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Rider University seeks buyer for Westminster Choir College

Rider University is looking to sell its Westminster Choir College music school and Princeton campus to another institution, university president Gregory G. Dell’Omo announced Tuesday.

LAWRENCEVILLE, N.J. — There was a time when Rider University, anchored by a business school and known as Rider College, saved the well-known but financially struggling Westminster Choir College from collapse.

That was in 1992, and Rider was the hero. In the 25 years since, Westminster Choir College has operated on its longtime campus in Princeton, a small, tight-knit environment largely separate from its parent university in Lawrenceville.

Tuesday afternoon, the university's president, Gregory G. Dell'Omo, announced the ironic result of a months-long study: Rider University will look for buyers for the music school and Princeton campus. Rider bought Westminster to save the music school; now it hopes to sell Westminster to help save itself.

"There have been some preliminary inquiries from other institutions, which I don't want to name at this point in time, but we are pretty confident that there's going to be a fair level of interest in people wanting to talk to us about Westminster Choir College," Dell'Omo said. "Again, the reputation, the quality is phenomenal, and we think there will be a lot of interest out there."

Westminster students and faculty welcomed the news and said they were hopeful a buyer would be found, allowing them to keep their school intact and campus in Princeton.

"Everybody is really relieved," said Monica Ross, 19, a sophomore from Philadelphia studying voice performance. "It's kind of like a big weight being lifted off, because no one has to worry about, 'Oh my god, are they going to close our school?'"

Dell'Omo and other university administrators have painted a dire picture of a private school struggling with declining enrollment and facing financial deficits over many years. Rider last year enrolled slightly more than 5,000 students, down 1,000 from six years prior and the lowest in at least two decades.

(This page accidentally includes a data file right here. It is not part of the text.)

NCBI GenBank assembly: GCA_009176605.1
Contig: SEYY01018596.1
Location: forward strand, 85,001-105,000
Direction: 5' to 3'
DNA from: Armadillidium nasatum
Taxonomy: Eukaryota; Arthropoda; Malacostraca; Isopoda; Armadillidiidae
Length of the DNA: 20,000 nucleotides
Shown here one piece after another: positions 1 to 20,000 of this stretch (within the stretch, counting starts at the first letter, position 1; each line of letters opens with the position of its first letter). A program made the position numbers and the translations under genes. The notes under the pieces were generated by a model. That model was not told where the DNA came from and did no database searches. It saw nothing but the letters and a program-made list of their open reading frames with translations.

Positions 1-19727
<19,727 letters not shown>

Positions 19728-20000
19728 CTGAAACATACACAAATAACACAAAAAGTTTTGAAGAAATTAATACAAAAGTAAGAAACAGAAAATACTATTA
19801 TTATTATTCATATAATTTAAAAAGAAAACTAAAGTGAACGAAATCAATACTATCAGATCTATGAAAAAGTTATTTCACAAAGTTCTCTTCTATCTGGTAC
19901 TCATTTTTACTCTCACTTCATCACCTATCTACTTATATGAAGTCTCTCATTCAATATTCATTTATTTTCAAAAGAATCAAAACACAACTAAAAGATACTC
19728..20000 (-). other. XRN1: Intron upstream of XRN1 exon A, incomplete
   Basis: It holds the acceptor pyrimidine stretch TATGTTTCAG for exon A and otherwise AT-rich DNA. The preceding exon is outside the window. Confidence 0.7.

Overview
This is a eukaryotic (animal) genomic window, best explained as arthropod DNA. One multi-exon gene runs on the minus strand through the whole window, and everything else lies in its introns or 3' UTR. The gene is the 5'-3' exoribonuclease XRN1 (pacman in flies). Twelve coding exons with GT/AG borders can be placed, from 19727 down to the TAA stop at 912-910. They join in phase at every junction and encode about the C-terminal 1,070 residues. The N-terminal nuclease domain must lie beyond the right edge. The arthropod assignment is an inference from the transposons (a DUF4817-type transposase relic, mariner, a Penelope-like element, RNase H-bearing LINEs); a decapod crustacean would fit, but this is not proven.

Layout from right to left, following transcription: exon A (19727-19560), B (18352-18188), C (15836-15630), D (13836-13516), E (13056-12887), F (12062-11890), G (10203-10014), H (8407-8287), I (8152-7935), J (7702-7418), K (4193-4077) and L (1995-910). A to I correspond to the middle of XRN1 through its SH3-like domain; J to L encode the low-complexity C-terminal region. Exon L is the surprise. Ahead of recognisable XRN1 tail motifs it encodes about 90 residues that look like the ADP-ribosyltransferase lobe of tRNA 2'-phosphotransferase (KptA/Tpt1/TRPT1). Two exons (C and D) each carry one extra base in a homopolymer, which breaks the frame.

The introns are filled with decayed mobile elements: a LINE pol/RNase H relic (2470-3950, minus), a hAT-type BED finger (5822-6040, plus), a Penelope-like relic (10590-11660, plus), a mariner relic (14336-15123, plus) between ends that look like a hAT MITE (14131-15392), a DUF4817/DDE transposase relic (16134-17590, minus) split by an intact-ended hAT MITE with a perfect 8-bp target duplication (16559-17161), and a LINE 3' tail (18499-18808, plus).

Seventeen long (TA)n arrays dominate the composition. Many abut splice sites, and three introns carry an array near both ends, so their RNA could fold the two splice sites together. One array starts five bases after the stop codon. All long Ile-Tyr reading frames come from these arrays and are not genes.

Facing long-term pressures, like many private colleges, Rider has sought to reduce costs and find new partnerships with other schools to grow enrollment and facilities use. In 2015, the university announced faculty layoffs and program closures before the faculty union agreed to concessions that included a two-year wage freeze.

Rider's branch of the American Association of University Professors last month delayed a vote of no confidence in Dell'Omo and his administration over its handling of the university's financial challenges. That vote has been rescheduled for next month.

Dell'Omo declined to comment on a sale price. Administrators hope to identify a buyer within a year, a spokeswoman said.

"We're obviously looking at other not-for-profit higher education institutions, like us, especially music schools that fall into that category," he said. "Everything from there to international institutions that might be interested in being near Princeton, to for-profit operations."

A second option, Dell'Omo said, would be to sell the music school to a buyer who will move the college to its own campus. Rider would then sell the Princeton property to a different buyer.

Westminster Choir College students regularly perform with major orchestras, including last week with the Philadelphia Orchestra. The final concerts of the school year for the Westminster Symphonic Choir will take place in May with the New York Philharmonic at the Lincoln Center.

The renowned music school was once independent, tracing its roots to the 1920 founding of the Westminster Choir in Dayton, Ohio. The college moved to Princeton in 1932 before the merger into Rider.

At that time, and twice since, Rider considered moving the school to Lawrenceville but decided against it; the most recent study, authorized in October, was the fourth analysis of a merged Lawrenceville campus.

"It became pretty apparent early on that that option, of moving things out of Princeton into Lawrenceville, regardless of the buildings we'd build and the facilities and so forth, there just was a sense that would not serve the Westminster Choir College," Dell'Omo said Tuesday.

For months, Westminster students, faculty, and alumni had been anxiously analyzing any bits of news and organizing resistance since Dell'Omo said in December that the university was considering selling its 23-acre Westminster campus.

In that time, the university said, it was studying its options, including a "one-campus model" that would move the music school to Rider's main campus in Lawrenceville.

Alumni formed a Coalition to Save Westminster Choir College in Princeton and took the lead in organizing protests to draw attention to Rider's proposal.

Westminster advocates worried for months that Rider would announce a merger of the campuses, a move they said would permanently disrupt the conservatory atmosphere as the roughly 460 students and their faculty are subsumed into a larger university environment. Supporters, including the president of the prestigious Juilliard School in New York City, wrote to Dell'Omo to urge him against such a move.

Still, it remains unclear how the sale of Westminster to another school would change Rider's larger financial picture. Dell'Omo emphasized that the Westminster decision was part of a broader plan to make Rider sustainable.

Art Taylor, president of the Rider faculty union, was skeptical Westminster could not continue to be part of Rider, or that it is central to the university's woes.

"I have not seen any financial information to indicate that Westminster is a cash drain on Rider University," he said.

"Nobody's ever come to us and said, 'Wow, Westminster is just bleeding us, it's just so expensive, that's the problem,'" Taylor said.